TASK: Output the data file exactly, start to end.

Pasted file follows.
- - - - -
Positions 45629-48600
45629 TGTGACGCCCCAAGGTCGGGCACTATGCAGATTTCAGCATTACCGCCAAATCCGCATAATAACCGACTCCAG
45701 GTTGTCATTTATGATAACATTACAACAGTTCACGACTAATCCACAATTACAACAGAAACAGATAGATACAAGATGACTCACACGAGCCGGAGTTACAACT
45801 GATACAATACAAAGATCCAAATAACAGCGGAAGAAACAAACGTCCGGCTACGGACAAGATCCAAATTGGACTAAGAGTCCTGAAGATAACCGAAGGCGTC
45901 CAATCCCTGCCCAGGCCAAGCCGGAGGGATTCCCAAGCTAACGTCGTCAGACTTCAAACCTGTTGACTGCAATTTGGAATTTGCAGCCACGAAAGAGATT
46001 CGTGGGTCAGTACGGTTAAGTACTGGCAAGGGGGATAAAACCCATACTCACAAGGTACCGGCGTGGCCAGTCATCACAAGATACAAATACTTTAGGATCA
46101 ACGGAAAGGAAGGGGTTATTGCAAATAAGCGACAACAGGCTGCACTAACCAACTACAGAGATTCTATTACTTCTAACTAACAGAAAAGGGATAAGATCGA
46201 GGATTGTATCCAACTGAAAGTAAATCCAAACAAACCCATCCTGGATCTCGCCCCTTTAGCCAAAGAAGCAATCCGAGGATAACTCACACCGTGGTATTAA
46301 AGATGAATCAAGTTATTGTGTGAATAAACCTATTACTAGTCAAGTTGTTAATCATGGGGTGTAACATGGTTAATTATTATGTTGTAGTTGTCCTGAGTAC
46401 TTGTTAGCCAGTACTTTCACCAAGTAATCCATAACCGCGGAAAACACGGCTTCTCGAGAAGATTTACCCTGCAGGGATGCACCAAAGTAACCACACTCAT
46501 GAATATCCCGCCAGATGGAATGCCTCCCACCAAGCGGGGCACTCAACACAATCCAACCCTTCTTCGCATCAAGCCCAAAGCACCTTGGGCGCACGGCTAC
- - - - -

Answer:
Positions 45629-48600
45629 TGTGACGCCCCAAGGTCGGGCACTATGCAGATTTCAGCATTACCGCCAAATCCGCATAATAACCGACTCCAG
45701 GTTGTCATTTATGATAACATTACAACAGTTCACGACTAATCCACAATTACAACAGAAACAGATAGATACAAGATGACTCACACGAGCCGGAGTTACAACT
45801 GATACAATACAAAGATCCAAATAACAGCGGAAGAAACAAACGTCCGGCTACGGACAAGATCCAAATTGGACTAAGAGTCCTGAAGATAACCGAAGGCGTC
45901 CAATCCCTGCCCAGGCCAAGCCGGAGGGATTCCCAAGCTAACGTCGTCAGACTTCAAACCTGTTGACTGCAATTTGGAATTTGCAGCCACGAAAGAGATT
46001 CGTGGGTCAGTACGGTTAAGTACTGGCAAGGGGGATAAAACCCATACTCACAAGGTACCGGCGTGGCCAGTCATCACAAGATACAAATACTTTAGGATCA
46101 ACGGAAAGGAAGGGGTTATTGCAAATAAGCGACAACAGGCTGCACTAACCAACTACAGAGATTCTATTACTTCTAACTAACAGAAAAGGGATAAGATCGA
46201 GGATTGTATCCAACTGAAAGTAAATCCAAACAAACCCATCCTGGATCTCGCCCCTTTAGCCAAAGAAGCAATCCGAGGATAACTCACACCGTGGTATTAA
46301 AGATGAATCAAGTTATTGTGTGAATAAACCTATTACTAGTCAAGTTGTTAATCATGGGGTGTAACATGGTTAATTATTATGTTGTAGTTGTCCTGAGTAC
46401 TTGTTAGCCAGTACTTTCACCAAGTAATCCATAACCGCGGAAAACACGGCTTCTCGAGAAGATTTACCCTGCAGGGATGCACCAAAGTAACCACACTCAT
46501 GAATATCCCGCCAGATGGAATGCCTCCCACCAAGCGGGGCACTCAACACAATCCAACCCTTCTTCGCATCAAGCCCAAAGCACCTTGGGCGCACGGCTAC